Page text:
BURIED TREASURE: Justin Lemberg and Tammy Bichel hope to find a time capsule on the school grounds.
BURIED TREASURE: Justin Lemberg and Tammy Bichel hope to find a time capsule on the school grounds. David Nielsen

Hunt on for missing time capsule at Tallegalla Sate School

IF YOU'RE planning on going to Tallegalla State School reunion next month, you might want to bring a metal detector and a shovel.

Decades ago, a time capsule was buried at the school grounds, believed to contain treasured photographs and memorabilia from past students and teachers.

The only problem is, no one can remember where - or exactly when - it was buried.

Tallegalla State School was opened in June 1879 and held classes for 113 years before it closed in 1992 due to low numbers.

The building is now leased by Just Sports and Fitness and used to facilitate functions.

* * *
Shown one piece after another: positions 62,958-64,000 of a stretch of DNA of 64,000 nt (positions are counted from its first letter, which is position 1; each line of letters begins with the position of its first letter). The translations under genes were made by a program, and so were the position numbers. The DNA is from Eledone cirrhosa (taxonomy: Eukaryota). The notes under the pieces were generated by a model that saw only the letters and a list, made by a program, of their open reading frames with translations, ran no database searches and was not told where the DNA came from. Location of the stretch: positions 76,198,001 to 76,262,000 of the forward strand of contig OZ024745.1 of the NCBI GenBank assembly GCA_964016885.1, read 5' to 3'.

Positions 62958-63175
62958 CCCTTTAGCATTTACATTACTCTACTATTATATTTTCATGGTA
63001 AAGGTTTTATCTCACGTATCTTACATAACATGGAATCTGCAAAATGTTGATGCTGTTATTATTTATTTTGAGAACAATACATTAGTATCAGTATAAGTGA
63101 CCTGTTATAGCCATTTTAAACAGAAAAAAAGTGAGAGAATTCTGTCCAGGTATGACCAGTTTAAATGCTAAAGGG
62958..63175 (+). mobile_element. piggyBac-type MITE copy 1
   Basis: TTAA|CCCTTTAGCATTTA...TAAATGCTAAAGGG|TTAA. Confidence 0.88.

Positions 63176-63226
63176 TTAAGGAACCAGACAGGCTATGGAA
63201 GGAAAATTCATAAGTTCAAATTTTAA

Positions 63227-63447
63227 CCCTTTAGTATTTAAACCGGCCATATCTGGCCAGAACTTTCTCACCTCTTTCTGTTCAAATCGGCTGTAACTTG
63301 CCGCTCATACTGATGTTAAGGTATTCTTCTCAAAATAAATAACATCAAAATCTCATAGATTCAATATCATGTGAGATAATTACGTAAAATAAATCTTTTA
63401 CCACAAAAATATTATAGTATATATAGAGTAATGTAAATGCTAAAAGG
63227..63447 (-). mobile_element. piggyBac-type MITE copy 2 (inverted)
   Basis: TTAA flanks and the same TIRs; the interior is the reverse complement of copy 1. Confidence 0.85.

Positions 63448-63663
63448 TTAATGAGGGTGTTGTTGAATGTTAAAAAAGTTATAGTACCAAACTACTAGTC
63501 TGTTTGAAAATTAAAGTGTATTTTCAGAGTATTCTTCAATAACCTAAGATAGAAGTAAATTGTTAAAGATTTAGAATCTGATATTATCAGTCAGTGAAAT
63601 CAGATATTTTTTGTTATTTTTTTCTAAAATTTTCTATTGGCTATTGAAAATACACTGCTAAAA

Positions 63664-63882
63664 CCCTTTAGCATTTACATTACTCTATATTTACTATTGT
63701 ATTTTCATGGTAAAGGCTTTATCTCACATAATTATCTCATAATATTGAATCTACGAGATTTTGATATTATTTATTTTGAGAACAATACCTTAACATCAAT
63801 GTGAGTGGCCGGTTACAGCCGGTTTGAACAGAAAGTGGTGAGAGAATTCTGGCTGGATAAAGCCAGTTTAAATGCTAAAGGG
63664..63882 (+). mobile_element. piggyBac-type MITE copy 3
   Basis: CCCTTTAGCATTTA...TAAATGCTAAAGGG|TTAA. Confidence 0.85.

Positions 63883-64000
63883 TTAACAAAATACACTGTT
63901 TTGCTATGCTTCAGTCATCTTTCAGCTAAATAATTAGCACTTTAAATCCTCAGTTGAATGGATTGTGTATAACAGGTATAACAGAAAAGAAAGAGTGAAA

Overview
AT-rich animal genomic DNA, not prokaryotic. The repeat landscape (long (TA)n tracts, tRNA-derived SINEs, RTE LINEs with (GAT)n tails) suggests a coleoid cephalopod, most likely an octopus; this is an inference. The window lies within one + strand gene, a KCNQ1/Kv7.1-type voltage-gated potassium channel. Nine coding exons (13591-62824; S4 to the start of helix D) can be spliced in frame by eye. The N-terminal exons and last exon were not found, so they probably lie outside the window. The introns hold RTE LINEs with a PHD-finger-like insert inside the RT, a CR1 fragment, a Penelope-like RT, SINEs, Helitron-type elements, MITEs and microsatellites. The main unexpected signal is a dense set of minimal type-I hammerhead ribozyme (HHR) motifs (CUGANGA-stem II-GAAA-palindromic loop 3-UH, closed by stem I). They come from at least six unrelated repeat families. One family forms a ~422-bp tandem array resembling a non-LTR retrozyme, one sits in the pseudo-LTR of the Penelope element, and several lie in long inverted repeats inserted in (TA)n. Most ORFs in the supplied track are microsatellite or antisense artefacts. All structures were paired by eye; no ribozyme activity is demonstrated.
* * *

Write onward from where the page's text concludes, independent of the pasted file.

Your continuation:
After hearing rumours about the time capsule's existence, fitness instructor and manager of the Tallegalla site, Tammy Bichel, has decided to go on a hunt for it.

"Some people believe the capsule was put into the ground in 1979, in celebration of the school's centenary," Ms Bichel said.

"But there have been other reports that suggest it was buried in the school's final year."

Ms Bichel said a reunion for all past students and staff of Tallegalla State School was being planned for March 29.

She hoped that among the attendees, someone could solve the mystery.

Ms Bichel said she had no idea what was in the time capsule or what material it was buried in.

"We understand that it might be buried in a polyethylene pipe, which would make it difficult to find using metal detectors," she said.

Ipswich councillor David Pahlke said, in terms of local history, time capsules were a valuable window into the past and would be pleased to see Tallegalla's unearthed.

"I encourage any past school students or staff to come forth if they have any information," he said.

If you are able to solve the mystery of the missing capsule, phone Tammy on 0499 996 103.

School history

  • The first teacher was Irish-trained Edward Dunbar.
  • The majority of the early pupils were German and scarcely knew any English.


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